The debate around school uniforms has raged on for years – with some people strictly against them and others arguing that they are helpful. I am not going to focus on the general arguments; instead, I would like to discuss this from the specific perspective of a neurodivergent person with sensory issues.
For many autistic people (and others with sensory processing disorders), school uniforms are a sensory hell. They are made with scratchy material, tags and seams everywhere. They gape and flap and provide all sorts of horrible sensations of touch. They seldom provide the sensation of deep touch that some of us crave. For someone who is already sensitive to stimuli like this, it is nightmarish.
To some people, it may seem irrelevant – a mild discomfort at worst – but I wear very specific clothes and can only handle some materials. School uniforms, unsurprisingly, are not made of these materials. Each time that scratchy skirt flapped and touched me, I felt as if it was grating my skin. The stiff collars touched my neck and I felt like I couldn’t breathe. Naturally, I cut the tags off where possible but this did not solve problems such as seams and stitching. Every time I had put on that uniform, I wanted to claw it off – particularly the summer version.
On some days, my sensory threshold is far lower than it normally is – especially during periods of stress. This takes an already problematic situation and makes it far worse. I spend the day in pain and unable to focus.
When school uniforms are bought, they come in one expensive type – the sensory nightmare version. Schools enforce these uniforms and do not accept ‘excuses’ not to wear them. There are no alterations allowed and many schools do not allow the wearing of clothes underneath uniforms to assist with this (although this still is of limited help).
When Covid-19 hit, school uniform rules were abandoned temporarily. We were suddenly allowed to wear normal clothes again. I performed far better when I was not pulling at my outfit the whole day and I was happier staying at school. This highlighted the stark difference and showed that benefits gained from “discipline” whilst wearing a uniform was negated by the fact that I was constantly distressed by it. I was suddenly able to sit down without conscious awareness and hatred of my attire.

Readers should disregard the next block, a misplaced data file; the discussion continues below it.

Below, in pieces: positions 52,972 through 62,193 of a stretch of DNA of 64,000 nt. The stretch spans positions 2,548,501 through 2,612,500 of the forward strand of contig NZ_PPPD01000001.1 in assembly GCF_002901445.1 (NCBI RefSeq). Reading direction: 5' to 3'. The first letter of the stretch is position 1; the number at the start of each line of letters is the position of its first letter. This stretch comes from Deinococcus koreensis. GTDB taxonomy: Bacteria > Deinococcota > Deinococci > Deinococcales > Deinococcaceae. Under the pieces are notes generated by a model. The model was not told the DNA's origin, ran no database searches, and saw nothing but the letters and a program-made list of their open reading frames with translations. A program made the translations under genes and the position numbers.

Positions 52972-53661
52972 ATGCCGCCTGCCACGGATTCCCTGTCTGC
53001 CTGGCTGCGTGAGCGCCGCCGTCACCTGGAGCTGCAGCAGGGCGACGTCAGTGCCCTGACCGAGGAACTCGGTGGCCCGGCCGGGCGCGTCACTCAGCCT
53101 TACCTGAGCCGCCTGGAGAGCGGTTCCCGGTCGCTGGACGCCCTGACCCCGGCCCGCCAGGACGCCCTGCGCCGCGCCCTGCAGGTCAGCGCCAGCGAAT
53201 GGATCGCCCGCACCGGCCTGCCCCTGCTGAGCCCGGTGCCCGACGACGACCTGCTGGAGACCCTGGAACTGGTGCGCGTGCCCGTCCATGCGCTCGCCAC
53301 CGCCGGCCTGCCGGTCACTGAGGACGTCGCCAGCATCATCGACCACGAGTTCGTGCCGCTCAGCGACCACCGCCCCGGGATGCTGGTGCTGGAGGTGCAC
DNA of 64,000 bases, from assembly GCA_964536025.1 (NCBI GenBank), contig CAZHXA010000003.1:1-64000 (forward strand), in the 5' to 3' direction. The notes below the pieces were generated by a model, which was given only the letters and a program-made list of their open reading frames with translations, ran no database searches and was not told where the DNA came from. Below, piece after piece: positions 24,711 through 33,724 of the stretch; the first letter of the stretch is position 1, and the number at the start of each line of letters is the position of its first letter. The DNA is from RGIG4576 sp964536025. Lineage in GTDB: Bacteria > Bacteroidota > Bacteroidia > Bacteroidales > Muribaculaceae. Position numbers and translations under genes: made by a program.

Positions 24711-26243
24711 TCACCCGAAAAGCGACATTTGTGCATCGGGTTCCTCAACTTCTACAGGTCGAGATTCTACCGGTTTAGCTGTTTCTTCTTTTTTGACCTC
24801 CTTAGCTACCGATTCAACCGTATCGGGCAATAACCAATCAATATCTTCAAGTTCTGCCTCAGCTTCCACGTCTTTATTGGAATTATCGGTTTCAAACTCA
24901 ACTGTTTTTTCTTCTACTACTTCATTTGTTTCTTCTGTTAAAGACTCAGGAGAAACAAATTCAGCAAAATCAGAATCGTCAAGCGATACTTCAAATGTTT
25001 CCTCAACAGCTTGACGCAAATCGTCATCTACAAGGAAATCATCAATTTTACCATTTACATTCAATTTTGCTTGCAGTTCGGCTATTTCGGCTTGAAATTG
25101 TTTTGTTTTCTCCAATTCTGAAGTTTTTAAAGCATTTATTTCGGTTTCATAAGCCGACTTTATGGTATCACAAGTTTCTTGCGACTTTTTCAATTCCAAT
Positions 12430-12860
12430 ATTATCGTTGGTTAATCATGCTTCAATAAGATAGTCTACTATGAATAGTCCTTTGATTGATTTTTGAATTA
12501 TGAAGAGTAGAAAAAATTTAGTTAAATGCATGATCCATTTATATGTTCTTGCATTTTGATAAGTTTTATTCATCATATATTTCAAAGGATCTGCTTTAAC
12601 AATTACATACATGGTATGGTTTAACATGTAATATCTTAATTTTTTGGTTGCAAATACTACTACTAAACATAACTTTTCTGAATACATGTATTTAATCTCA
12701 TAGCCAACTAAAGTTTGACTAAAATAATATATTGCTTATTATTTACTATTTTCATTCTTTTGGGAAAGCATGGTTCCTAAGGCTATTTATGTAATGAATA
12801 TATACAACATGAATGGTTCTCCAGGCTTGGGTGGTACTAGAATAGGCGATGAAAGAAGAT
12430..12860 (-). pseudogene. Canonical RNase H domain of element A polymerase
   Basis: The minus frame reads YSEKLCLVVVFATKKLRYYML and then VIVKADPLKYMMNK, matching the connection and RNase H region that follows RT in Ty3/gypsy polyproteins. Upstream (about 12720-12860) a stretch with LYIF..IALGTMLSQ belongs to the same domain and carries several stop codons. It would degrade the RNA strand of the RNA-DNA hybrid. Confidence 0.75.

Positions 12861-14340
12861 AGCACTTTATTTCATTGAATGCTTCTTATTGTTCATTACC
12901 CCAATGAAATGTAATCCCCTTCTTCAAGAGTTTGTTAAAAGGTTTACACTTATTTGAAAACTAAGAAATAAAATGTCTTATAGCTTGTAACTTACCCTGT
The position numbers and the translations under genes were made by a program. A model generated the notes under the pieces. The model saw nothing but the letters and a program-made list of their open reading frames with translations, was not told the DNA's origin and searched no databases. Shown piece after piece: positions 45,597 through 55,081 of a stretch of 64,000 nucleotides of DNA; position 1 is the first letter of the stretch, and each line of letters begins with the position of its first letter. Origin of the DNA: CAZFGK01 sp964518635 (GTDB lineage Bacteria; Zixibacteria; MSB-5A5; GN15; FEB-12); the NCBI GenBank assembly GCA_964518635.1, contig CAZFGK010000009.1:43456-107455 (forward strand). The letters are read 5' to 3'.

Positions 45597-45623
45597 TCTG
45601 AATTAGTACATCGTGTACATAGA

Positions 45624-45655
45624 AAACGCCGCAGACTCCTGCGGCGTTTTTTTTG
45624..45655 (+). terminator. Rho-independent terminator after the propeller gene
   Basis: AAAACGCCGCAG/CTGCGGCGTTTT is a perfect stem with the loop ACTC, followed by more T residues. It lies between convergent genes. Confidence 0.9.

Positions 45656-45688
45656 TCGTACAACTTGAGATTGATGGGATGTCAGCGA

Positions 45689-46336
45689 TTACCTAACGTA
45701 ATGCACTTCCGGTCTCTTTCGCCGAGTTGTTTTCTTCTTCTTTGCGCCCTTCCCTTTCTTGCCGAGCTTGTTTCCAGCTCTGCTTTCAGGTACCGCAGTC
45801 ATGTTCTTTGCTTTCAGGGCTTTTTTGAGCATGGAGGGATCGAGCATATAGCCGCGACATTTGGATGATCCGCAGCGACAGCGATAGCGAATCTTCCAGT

Besides the actual uniform, there were several additional rules that made this worse:
Sensory Necklaces and Chewlery: Many schools do not allow “accessories” or “jewelry”. They have outlawed anything that could constitute a fidget – no bracelets to stim with and no sensory chews around your neck. These things are proven to be helpful to autistic children and some of us rely on them to calm down and manage our emotions. When I am overstimulated – I depend on these objects. Essentially, by banning this, they have thrust us into a world of discomfort (as illustrated by the concerns above) and removed an important self-regulation tool – compounding the issue. This point in particular is an important one because it has such an easy solution -allowing sensory tools.